The Powys / Brecon Beacons National Park Sites & Monuments Record
AN APPARENTLY C14TH TOWER SOME 9M SQUARE STANDING AT E END OF TALGARTH BRIDGE. 3 SIDES MASKED BY LATER BUILDING. RESEMBLES A NORTHUMBRIAN PELE TOWER.
At the NW corner of the square, at the side of the A479. Adjoining the bridge over the River Enig.
Probably C14 rubble tower house, formerly fortified and guarding the river crossing and town. C19 extensions and later alterations. The tower itself is square and 3-storey with later, perhaps C18, pyramidal stone slate roof; this seems to have replaced a flat or low pitch roof with defensible parapet. The main front to NE is largely composed of a C19 2-storey rubble extension with pitched slate roof; this was initially a lean-to (see line on left gable end). Two 6-pane sash windows over simple classical shopfront with bracket cornice and central double doored entrance. Old advertising board to 1st floor. The top floor of the tower is visible above, consisting of a lancet to left and machicolations to right. The NW side has gargoyle at parapet level, central lancet and garderobe; near the front corner another former garderobe window is partially blocked by the addition of the National Westminster Bank. The SW side overlooking the river has rubble chimney stack and lean-to C19 extension with red brick voussoirs and chimney stacks; this includes basement with boarded cellar doors. The tower has 1-window elevation to SE; small pane cross frame window to the top, round arched head to 4-pane 1st floor window and former doorway below, also with arched head; boarded up window to right.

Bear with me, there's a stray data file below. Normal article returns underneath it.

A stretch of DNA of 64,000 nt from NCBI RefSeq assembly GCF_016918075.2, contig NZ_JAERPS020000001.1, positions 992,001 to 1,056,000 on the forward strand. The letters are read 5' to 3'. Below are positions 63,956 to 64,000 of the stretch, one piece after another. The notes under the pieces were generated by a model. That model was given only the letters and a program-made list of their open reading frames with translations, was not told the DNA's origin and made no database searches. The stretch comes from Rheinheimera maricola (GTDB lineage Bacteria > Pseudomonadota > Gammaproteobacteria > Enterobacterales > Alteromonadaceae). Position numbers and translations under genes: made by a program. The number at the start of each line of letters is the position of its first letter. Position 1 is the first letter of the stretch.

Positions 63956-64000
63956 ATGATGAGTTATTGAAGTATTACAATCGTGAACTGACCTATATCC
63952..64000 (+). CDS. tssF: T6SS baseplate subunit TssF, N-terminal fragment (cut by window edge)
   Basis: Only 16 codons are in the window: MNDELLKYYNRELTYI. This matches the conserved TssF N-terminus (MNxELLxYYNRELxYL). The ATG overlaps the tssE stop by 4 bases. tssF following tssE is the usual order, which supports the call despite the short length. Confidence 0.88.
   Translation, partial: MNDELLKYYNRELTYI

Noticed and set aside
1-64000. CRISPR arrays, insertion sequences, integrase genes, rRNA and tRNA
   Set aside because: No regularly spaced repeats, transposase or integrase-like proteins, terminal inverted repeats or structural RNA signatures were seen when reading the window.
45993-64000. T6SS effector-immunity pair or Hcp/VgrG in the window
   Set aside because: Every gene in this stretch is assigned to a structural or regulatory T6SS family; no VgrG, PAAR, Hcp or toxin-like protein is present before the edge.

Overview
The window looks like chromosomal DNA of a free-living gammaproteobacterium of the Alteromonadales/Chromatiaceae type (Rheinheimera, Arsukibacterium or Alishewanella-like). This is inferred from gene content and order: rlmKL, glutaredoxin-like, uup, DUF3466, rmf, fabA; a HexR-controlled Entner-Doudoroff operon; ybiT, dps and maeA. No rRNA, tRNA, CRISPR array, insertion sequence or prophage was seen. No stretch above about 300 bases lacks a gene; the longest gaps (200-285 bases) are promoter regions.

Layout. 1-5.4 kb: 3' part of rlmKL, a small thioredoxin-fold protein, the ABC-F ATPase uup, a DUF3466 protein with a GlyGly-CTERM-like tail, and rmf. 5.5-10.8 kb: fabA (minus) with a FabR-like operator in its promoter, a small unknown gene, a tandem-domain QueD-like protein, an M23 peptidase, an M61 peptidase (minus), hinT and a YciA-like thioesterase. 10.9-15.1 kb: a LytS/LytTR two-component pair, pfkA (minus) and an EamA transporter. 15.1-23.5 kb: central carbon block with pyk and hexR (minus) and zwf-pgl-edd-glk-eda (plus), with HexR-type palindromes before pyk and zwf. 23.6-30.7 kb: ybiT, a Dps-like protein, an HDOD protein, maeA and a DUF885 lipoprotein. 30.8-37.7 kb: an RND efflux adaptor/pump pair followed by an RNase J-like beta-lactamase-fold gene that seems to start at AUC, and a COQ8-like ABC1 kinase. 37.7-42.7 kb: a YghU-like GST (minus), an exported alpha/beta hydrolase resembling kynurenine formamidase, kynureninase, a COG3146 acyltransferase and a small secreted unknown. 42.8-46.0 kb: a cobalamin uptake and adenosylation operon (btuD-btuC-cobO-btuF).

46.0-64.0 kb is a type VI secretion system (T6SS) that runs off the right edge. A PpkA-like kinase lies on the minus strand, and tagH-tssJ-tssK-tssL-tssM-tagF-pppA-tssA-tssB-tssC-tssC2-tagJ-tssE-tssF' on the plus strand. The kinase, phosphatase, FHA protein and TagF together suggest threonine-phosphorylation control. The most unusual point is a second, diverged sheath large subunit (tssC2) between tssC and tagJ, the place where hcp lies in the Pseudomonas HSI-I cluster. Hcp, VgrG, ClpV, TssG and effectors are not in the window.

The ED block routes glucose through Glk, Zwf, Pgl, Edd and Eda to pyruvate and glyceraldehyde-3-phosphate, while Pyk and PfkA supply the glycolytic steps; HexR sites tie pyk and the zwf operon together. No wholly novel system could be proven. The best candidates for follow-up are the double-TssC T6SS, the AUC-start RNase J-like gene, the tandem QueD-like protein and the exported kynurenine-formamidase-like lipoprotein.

Internally the Tower retains stone stairs within the wall thickness and has corbelled 'vaults' over. On 1st floor opposite the top of the stairs, is the garderobe later converted to dungeon. On the landing is a massive quarter round corbel and a further one on the SE side at the foot of the stairs to the 2nd floor; further stairs formerly led to parapet, now blocked off; the landing also has deep window splay with seat. A tunnel is said to lead from the cellar to Bronllys Castle; semi-octagonal head to doorway. There are fewer than 20 true tower houses remaining in Wales and only one other in Breconshire.
(Former listing description)